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Back in San Francisco, while we were attempting to see just how open an open bar can be, I was invited to sit next to the very calm and cool FoMoCoBro, Alan D. Hall. Poor Mr. Hall. While it's true I clean up reasonably well in a blazer for these types of occasions, I've also played Gilman Street more times than any other auto journo working today. I'm a punk at heart. Start pouring gratis, double-gin martinis down my throat and I can be a dungeon-dwelling asshole.

It was Hall's intention to ascertain my impression of the new Ford Edge we'd just beaten up and down Marin County. "Why can't Ford finish a car?" I berated. "Why does the Mustang have such awful brakes? Why is the Freestyle so lame looking? What's up with the Focus? Why is the Fusion so born-to-rent?" Hall really is one of the nicest guys working the public relations circuit, and yet I was sure he was ready to throw a left hook. He should have. But, being a true professional he calmly said, "I have a car for you. We're going to put you in a manual Fusion with the I4." Three weeks later, he did.

The most important quality of the base Fusion is its weight. It's really, really light. At 3,101 lbs., it weighs 46 pounds less than a Corvette Z06, yet seats five adults rather well (and has a trunk large enough for three more). But despite that its zero-to-60 number is nearly three times greater than the Vette's, the Fusion pays massive, grin-inducing dividends where it really counts — in the corners.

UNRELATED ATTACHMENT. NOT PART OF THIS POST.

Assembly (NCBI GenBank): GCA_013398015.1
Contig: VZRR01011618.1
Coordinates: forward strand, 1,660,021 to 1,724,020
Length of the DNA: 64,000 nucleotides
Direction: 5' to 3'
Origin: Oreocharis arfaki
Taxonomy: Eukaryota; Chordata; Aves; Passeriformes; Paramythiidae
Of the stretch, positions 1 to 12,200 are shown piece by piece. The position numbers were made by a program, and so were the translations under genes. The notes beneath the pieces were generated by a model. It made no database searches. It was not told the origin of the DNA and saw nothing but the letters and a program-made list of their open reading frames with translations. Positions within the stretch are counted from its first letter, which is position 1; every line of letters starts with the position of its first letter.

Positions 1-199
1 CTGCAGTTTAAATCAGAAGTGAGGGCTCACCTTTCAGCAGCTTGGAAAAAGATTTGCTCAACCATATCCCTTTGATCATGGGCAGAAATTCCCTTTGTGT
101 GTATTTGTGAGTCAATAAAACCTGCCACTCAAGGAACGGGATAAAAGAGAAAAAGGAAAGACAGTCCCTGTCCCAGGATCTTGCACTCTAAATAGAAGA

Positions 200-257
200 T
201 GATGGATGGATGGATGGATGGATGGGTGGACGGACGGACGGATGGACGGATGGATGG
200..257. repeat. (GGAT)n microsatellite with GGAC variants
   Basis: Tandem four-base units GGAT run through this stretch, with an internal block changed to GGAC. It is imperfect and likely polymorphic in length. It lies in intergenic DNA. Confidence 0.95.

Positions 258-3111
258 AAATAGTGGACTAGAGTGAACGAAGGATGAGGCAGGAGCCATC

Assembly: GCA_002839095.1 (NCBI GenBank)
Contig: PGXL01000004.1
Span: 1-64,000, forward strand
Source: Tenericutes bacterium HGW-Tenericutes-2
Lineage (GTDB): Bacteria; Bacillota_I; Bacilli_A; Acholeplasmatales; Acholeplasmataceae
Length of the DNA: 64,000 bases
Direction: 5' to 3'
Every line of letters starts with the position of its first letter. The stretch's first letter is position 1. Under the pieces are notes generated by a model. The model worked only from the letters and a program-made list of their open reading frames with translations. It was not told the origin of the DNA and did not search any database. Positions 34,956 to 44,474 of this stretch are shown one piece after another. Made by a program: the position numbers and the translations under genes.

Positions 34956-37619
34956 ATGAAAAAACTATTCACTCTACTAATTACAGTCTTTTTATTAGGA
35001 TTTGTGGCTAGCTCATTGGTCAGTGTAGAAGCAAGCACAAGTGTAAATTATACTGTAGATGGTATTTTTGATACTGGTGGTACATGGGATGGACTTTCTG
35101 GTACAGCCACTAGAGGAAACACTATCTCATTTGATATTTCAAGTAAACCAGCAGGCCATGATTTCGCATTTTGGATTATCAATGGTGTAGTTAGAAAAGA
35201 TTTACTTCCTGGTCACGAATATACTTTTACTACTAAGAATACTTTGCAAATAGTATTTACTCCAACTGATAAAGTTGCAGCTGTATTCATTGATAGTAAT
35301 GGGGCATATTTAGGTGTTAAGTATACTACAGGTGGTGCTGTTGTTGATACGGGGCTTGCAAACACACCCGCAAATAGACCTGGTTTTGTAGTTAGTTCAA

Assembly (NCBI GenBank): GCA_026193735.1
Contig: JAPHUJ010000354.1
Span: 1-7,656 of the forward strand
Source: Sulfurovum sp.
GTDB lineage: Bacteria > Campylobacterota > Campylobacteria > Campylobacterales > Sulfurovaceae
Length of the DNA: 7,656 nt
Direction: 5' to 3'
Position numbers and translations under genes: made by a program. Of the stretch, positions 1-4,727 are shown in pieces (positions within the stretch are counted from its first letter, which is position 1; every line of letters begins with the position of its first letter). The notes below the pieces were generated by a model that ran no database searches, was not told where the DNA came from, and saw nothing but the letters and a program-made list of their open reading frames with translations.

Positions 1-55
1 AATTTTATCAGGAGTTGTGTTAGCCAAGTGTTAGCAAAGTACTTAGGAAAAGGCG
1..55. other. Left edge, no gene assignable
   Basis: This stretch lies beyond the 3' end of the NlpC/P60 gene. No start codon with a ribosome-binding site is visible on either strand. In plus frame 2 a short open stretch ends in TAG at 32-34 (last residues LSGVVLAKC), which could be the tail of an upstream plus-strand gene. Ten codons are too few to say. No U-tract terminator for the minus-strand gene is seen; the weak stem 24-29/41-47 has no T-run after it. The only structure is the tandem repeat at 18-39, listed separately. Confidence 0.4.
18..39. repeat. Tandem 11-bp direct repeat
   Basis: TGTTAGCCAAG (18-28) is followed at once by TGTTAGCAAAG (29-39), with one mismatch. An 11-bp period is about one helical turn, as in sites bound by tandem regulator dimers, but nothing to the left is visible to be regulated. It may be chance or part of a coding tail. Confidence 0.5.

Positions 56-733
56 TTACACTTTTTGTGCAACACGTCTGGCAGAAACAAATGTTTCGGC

This, the cheapest of all possible Fusion models, is the best handling Ford on the road today. Sporting double wishbones up front and a multilink independent setup out back, it has one of the best suspension setups around. The Fusion is agile, precise, neutral and quite predictable. In most driving conditions, dreaded (and dangerous) understeer fails to materialize, an unexpected pleasure for a wrong-wheel-driver. Act like a hoon-hole and the front-end can go loose, but that's easily defeated with a quick brake stab. I even managed a little oversteer, but that involved some parking-brake action and I've already said too much.

All the Fusion's handling sweetness is enhanced by its standard five-speed manual. I'd never have guessed one of the world's most expertly engineered clutches could be found in a Ford. Yet, there it is, perfectly weighted, with just the right amount of travel, and it handles dumps like a teamster.


The other two pedals, not so much. Facilitating heel-and-toe driving was obviously not an engineering parameter. While in gear, it's possible to move the floppy stick around a few inches left and right. Notwithstanding such less-than-precise engineering, the whole package is a hell of a lot of fun, and it returns around 34 mpg at 80 mph, too. (And if it had a sixth gear, it would likely get 40 mpg.) Alan, you know me too well.

Jalopnik Reviews: 2007 Ford Edge, Special He Drove / He Drove Edition, Part 1 [internal]